The technology industry is well-known to be a heavily male-dominated industry. However, the tech industry’s history is rich with contributions made by females towards the development and establishment of some of the renowned technological systems and tools we use today.
In today’s articles, I have compiled a list of 5 women who have made significant contributions in the STEM field, inspiring the younger generation of females to pursue STEM-related careers.
1. Ada Lovelace – The World’s First Computer Programmer in Technology
Ada Lovelace, also known as Augusta Ada King, was an English mathematician, writer. Lovelace was primarily known for her work on the Analytical engine, which was a mechanical general-purpose computer proposed by Charles Babbage.
Her substantial contributions to the tech field led her to be called the prophet of the computer age by the masses. However, Lovelace received very little recognition when she was alive. In one of her footnotes of studies, she wrote, “The Analytical Engine has no pretensions whatever to originate anything. It can do whatever we know how to order it to perform. It can follow analysis, but it has no power of anticipating any analytical relations or truths. Its province is to assist us in making available what we are already acquainted with.”
These footnotes were extracted from the footnotes she wrote on the engine and they serve as a proof that Ada Lovelace was indeed, the first programmer. She was also the first person to recognize the full potential of a computing machine.
Every year on October 13th, academic institutions and organizations celebrate Ada Lovelace Day (ALD) to highlight the success stories and achievements of females in science, technology, engineering, and maths (STEM).
2. Grace Hopper – The Esteemed Computer Scientist
Grace Hopper was an American computer scientist and the rear admiral of the United States Navy.
Hopper was one of the first programmers of the Harvard Mark I computer while being a pioneer of computer programming who invented one of the very first linkers. Grace Hopper is popular for her substantial contributions in the field of design & implementation of programming languages, software development, and also computer programming.
In 1947, Hopper was the first individual in the world to record a real computer bug. She was also the mastermind creator behind the first all-electronic computer known as UNIVAC.
In short, Hopper invented the first computer compiler, which was a program that translated written instructions into codes for the computers to read.
This work by Grace led to so-develop one of the earliest standardized languages of computers known as COBOL. Hopper’s pioneering career did not stop there. She also invented the first English-like language of data processing known as FLOW-Matic which initiated the development of the Navy’s standard operating language known as COBOL.
At present, the Grace Hopper Celebration of Women in Computing (GHC) is a series of conferences designed to bring the research and career interests of women in computing to the forefront.
3. Radia Perlman – Woman Behind the Internet of Technology
Radia Perlman is a mathematician and an engineer. She was also the individual behind the creation of one of the most substantial underlying foundations of the internet called the Spanning Tree Protocol (STP). Despite contributing significantly towards the development of the internet, Perlman insists that the “internet was not invented by any individual.”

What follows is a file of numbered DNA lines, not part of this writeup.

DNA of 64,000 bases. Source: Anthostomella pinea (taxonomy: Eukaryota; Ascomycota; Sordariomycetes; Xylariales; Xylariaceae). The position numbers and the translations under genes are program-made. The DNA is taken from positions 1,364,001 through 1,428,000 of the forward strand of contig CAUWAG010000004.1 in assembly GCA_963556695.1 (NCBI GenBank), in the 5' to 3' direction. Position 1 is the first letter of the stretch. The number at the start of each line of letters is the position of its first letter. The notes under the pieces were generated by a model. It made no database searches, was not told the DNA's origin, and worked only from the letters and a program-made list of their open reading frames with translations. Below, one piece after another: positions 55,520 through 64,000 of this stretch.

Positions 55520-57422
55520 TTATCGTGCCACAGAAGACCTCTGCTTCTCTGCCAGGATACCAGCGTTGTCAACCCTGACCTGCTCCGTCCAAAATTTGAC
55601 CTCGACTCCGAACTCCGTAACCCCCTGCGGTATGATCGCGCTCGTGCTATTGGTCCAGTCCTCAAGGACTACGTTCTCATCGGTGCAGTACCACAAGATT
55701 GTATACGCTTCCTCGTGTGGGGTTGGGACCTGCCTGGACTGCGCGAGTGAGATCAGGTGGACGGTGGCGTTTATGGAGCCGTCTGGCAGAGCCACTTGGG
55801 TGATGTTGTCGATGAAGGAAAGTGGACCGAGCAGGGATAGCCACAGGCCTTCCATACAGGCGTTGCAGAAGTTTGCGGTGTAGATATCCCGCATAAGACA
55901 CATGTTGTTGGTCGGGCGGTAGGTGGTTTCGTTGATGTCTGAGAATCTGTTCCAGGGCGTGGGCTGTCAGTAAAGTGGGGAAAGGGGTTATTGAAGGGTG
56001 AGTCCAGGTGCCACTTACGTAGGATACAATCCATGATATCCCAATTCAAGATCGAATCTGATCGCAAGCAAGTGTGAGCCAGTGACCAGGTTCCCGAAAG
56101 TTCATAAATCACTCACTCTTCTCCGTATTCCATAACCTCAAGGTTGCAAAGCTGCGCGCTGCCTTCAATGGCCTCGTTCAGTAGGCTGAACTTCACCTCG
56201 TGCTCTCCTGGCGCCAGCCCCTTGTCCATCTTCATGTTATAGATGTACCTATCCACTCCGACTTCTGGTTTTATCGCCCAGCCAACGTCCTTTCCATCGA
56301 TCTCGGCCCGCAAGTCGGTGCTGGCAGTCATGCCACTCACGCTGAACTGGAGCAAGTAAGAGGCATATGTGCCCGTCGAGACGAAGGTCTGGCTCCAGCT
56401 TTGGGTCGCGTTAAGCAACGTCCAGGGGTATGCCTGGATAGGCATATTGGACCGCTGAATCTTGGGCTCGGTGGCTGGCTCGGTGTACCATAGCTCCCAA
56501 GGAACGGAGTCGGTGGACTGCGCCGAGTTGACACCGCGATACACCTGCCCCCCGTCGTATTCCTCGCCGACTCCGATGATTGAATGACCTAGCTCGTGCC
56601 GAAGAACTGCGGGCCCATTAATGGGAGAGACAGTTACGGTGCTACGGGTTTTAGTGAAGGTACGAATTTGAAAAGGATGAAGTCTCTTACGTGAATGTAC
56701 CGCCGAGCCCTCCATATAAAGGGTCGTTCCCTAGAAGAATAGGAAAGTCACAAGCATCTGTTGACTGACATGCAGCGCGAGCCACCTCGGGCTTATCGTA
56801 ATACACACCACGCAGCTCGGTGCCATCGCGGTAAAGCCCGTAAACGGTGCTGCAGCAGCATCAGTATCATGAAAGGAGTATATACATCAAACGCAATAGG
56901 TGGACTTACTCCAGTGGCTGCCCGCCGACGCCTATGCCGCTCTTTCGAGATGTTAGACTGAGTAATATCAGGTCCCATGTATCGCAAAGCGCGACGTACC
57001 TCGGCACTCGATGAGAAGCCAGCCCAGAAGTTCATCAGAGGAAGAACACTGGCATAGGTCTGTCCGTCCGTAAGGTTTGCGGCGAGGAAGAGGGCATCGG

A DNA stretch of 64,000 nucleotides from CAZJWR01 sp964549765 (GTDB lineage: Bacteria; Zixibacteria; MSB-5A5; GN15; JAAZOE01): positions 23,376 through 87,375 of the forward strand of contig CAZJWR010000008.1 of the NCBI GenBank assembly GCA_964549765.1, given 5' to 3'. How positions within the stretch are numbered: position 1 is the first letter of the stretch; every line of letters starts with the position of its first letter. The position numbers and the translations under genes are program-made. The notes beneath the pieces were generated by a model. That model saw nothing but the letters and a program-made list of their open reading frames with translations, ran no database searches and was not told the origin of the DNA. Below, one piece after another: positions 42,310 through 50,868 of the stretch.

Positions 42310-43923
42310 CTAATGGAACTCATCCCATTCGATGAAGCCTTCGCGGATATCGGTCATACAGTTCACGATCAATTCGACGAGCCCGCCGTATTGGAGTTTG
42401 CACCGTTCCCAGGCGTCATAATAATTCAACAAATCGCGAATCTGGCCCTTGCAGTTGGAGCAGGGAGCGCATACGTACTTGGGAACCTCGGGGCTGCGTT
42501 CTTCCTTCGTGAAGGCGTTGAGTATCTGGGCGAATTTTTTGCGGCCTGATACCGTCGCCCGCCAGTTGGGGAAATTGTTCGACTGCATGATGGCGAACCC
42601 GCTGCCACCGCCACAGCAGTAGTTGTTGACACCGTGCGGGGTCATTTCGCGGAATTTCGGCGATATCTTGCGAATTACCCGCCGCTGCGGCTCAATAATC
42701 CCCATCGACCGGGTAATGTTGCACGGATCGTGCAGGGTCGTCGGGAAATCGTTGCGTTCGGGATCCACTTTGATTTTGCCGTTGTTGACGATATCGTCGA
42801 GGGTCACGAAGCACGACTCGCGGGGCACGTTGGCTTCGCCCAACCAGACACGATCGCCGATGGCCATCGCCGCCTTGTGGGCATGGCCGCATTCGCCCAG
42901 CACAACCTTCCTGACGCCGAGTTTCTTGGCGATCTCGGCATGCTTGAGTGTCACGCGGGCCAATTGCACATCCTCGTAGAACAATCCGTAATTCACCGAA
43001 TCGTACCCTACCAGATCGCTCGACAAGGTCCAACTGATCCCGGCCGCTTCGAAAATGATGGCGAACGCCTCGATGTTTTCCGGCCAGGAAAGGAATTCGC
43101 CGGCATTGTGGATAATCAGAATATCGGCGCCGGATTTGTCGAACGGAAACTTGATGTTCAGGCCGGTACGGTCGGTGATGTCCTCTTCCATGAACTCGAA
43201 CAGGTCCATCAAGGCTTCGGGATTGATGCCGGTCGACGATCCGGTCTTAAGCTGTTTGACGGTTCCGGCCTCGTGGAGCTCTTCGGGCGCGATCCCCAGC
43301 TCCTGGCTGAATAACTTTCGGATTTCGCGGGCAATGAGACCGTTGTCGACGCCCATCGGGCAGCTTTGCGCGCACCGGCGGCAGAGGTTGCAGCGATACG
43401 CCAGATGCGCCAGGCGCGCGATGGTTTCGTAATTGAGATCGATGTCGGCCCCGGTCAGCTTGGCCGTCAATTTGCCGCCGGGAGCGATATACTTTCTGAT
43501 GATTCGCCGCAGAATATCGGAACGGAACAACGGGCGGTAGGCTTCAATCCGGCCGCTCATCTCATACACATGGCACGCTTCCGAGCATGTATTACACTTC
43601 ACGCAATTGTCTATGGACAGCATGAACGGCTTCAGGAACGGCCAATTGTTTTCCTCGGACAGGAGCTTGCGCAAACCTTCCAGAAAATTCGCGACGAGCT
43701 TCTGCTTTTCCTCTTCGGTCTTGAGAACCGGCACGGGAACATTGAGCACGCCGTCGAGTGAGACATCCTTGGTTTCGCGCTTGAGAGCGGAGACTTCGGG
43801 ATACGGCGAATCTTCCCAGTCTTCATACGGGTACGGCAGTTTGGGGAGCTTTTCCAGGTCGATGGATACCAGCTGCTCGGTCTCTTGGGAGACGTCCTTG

A challenging information routing problem was solved with her invention of the algorithm which earned her the title of the “Mother of the Internet.”
Radia Perlman said, “In engineering, the point is to get the job done, and people are happy to help. You should be generous with credit, and you should be happy to help others.”
Being a holder of over 100 issued patents, Perlman is also the recipient of numerous prestigious awards such as the Lifetime Achievement awards from Usenix and the Association for Computing Machinery’s Special Interest Group on Data Communication (SIGCOMM).
4. Katherine Johnson: The NASA Mathematician
Katherine Johnson was an American mathematician and is significantly known for the calculations of orbital mechanics she made as an employee for NASA which served to be a substantial tool for the first and subsequent U.S crewed spaceflights.
She is well-known for contributing towards the calculated and analyzed flight paths of spacecraft during her more than three decades of work for NASA.
During the era when tools of technology were not as accessible as they are now, Katherine Johnson calculated flight trajectories with her hand for the space program of the United States. Johnson’s calculation made space exploration possible which led her to win the Hubbard Medal.
In 2015, Katherine Johnson won the Presidential Medal of Freedom and in 2016, NASA named one of its buildings as the Katherine G. Johnson Computational Research Facility to pay tribute to the mathematician.
5. Mary Kenneth Keller – First Woman to Earn Ph.D. in Computer Science
Mary Kenneth Keller, B.V.M was an American educator, pioneer of computer science and was also the first person to earn a computer science Ph.D. in the United States.
Mary was the founder of the Association of Small Computer Users in Education (ASCUE), which was an organization that focused on furthering the use of technology in education.
Mary Kenneth Keller recognized the extensive potential of the computer and realized that it can be used as an instructive tool. Kenneth Keller strived towards equal access to computers for all, and her work impacted students inside and beyond a classroom.